20 February ~ In 2008, the Football Pools conducted a survey to establish the most passionate derby in England. West Bromwich Albion v Wolverhampton Wanderers came out on top. Today sees the first Premier League Black Country derby and the first top-flight meeting between the two teams in over a quarter of a century. That's too long for one of English football's oldest and fiercest derbies. Back in 1888 when the Football League was founded there was no north London derby, no Manchester nor Merseyside. The major derbies that survive from that first season are Blackburn v Burnley and Albion v Wolves – with the Black Country variety the only one set to be contested more than 120 years later.
The rivalry between the two clubs has certainly been conducted in more glorious times than these. In the 1950s it was Stan Cullis's Wolves side that moved British papers to label them the "Champions of the World". The boast inspired Gabriel Hanot to launch the European Cup, but domestically the challenge came from the other side of the Black Country. In fact, in 1954 Albion came close to becoming the first team of the 20th century to complete the double – only to be denied by Wolves' late charge to their first of three League titles that decade. In footballing terms at least, the rivalry hit its undoubted peak with a pulsating 4-4 draw in the 1954 Charity Shield.
Since the 1950s drew to a close, it could be argued that neither team has hit such heights again. Ron Atkinson's Albion team did challenge for the title in 1978-79, but – as Albion legend has it – a brutal cold snap caused a fixture pile-up which ruined the team's chances. The contrast between Wolves' famous Cullis side and Atkinson's Baggies is one not lost on supporters of both sides. Indeed, this sense of identity continues to resonate to this day: Albion the free-flowing passing side with the entertainers; Wolves the direct powerhouses with the wonderful wing play.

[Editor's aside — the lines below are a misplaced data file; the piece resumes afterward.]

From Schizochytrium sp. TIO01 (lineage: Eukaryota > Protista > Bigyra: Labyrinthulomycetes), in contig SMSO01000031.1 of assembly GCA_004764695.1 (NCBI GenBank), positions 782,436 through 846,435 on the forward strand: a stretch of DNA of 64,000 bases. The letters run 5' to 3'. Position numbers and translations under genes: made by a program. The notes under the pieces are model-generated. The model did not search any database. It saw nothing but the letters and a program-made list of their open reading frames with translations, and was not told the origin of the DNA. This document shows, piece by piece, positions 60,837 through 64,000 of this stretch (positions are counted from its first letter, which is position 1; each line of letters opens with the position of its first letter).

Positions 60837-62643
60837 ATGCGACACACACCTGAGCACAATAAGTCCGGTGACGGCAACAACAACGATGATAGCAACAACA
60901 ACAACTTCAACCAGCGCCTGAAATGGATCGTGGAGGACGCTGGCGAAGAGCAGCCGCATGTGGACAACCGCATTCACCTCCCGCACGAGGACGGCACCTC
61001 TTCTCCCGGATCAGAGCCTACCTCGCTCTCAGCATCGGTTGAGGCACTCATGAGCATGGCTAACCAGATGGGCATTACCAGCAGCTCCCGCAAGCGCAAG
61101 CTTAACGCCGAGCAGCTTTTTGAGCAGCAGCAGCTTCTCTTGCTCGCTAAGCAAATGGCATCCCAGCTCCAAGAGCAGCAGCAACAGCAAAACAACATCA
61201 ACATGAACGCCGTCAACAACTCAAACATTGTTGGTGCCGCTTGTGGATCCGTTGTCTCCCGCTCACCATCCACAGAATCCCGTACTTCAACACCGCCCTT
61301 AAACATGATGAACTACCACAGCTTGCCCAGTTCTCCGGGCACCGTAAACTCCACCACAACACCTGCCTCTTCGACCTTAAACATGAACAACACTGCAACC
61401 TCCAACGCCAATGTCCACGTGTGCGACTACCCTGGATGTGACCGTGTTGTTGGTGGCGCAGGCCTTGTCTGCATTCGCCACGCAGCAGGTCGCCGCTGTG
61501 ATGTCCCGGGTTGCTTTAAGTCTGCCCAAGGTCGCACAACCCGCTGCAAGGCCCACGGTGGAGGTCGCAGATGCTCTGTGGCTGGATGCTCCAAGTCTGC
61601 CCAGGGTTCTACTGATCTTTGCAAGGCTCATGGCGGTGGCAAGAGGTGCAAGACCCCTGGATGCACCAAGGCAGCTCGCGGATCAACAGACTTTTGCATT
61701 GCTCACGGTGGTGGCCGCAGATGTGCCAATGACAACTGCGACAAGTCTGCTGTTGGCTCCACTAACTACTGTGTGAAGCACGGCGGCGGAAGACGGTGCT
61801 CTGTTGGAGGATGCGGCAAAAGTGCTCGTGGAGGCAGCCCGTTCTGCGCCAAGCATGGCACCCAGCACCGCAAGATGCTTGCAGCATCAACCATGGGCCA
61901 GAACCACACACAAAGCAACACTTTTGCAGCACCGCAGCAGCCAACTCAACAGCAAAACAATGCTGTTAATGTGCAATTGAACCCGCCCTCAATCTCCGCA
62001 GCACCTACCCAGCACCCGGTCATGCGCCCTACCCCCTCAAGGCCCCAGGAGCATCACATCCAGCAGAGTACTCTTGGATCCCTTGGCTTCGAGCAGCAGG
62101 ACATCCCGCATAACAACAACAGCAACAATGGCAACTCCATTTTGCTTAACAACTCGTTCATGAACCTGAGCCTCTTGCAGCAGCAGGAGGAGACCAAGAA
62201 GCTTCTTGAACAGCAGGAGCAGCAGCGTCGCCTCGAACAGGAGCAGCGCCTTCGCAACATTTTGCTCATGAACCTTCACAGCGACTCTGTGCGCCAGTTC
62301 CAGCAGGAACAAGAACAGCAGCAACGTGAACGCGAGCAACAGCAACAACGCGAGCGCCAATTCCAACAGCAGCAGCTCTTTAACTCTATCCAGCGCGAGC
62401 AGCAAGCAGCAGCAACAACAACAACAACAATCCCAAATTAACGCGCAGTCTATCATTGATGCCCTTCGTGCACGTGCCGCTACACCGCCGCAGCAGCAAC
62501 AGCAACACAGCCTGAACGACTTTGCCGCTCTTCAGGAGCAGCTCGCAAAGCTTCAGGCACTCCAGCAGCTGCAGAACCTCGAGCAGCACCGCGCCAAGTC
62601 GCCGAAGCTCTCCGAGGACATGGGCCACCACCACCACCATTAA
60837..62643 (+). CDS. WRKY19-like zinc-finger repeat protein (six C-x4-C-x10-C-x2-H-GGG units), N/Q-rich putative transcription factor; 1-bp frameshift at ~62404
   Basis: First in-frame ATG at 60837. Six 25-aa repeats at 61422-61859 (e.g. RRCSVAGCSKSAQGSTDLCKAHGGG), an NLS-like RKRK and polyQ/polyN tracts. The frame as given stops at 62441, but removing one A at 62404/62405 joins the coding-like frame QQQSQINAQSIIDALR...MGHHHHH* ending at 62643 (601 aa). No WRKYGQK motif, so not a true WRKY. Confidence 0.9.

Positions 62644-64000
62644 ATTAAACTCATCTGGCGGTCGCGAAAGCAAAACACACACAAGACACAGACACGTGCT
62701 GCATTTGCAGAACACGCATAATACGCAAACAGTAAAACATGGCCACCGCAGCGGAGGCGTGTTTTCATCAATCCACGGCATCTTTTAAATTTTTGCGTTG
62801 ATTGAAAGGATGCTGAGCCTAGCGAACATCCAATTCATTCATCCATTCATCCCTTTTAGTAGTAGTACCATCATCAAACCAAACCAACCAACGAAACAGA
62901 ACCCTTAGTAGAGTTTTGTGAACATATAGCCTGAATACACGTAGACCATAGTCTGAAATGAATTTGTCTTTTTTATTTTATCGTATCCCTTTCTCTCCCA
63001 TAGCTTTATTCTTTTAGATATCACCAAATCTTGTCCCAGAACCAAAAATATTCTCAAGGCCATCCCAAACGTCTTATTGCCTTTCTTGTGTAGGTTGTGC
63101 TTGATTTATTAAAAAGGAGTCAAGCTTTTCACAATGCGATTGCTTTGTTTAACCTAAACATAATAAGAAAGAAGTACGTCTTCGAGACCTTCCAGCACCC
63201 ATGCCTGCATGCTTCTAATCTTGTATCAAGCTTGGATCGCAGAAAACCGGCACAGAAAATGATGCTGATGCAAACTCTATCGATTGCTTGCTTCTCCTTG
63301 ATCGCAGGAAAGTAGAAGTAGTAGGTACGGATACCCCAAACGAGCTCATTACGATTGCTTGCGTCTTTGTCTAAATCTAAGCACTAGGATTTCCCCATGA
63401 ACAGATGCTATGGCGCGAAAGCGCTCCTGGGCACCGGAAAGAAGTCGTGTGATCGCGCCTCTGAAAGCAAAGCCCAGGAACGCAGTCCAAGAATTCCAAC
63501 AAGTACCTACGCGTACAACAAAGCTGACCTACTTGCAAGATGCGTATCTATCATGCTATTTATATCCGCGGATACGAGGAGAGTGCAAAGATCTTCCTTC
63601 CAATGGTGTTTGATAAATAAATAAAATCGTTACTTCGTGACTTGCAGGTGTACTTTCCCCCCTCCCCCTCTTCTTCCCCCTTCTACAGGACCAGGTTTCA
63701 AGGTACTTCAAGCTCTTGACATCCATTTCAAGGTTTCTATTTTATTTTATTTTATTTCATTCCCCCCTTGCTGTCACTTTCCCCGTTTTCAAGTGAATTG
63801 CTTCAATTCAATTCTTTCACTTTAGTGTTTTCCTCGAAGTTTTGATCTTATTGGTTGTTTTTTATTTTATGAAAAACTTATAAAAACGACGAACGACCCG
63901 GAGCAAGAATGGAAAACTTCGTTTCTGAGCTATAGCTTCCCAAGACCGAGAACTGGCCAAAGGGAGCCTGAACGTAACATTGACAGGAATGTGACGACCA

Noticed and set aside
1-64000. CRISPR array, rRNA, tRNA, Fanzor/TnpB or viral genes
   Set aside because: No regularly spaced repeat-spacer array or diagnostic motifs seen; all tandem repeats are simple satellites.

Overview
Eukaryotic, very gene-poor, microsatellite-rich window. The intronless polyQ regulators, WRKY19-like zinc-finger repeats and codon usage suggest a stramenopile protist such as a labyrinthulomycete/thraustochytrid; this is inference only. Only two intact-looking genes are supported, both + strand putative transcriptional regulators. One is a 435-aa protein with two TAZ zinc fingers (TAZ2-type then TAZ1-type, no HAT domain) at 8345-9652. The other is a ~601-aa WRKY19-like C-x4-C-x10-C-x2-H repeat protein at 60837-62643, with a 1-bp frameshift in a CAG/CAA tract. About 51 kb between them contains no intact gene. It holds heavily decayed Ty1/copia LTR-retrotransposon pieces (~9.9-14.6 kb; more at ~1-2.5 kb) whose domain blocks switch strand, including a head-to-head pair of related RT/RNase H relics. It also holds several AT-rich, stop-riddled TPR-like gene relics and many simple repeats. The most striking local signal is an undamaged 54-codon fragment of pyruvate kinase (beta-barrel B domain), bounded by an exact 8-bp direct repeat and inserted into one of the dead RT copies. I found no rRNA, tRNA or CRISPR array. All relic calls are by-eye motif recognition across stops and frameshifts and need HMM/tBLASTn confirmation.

While the different styles are a factor in the strength of the rivalry, it was the disappearance of the two clubs from the top flight – with Wolves slipping all the way down to division four – that caused a real change in atmosphere. From being an eyecatching part of the season, for many fans it started to be seen as the season, a distraction from the relentless mediocrity played out amid rising tension between the fans. This tension was not helped by the relentless goalscoring exploits of Steve Bull. Discarded by Albion amid talk of a poor first touch, the striker would go on to score 306 goals for Wolves – including late winners against his former club both home and away in the 1989-90 season.
The acrimony peaked in the 2001-02 season as the Baggies enjoyed every fan's dream as Wolves' collapse saw them surrender a staggering 11-point lead over their rivals in the closing stages. Despite the millions of Sir Jack Hayward and against all the odds, Albion reached the promised land of the Premier League before their big-spending rivals.
In recent times, Albion have retained the edge and they beat Wolves four times in one season as the sides met in a play-off semi-final in 2007. But all this seems like a mere aperitif in comparison to what lies in store this season. An early kick-off will not prevent a barnstorming atmosphere at The Hawthorns with the home side determined to ensure Wolves' struggles continue in Roy Hodgson's first game in charge. Come the rematch in May, who knows what could be on the line. Adam Bate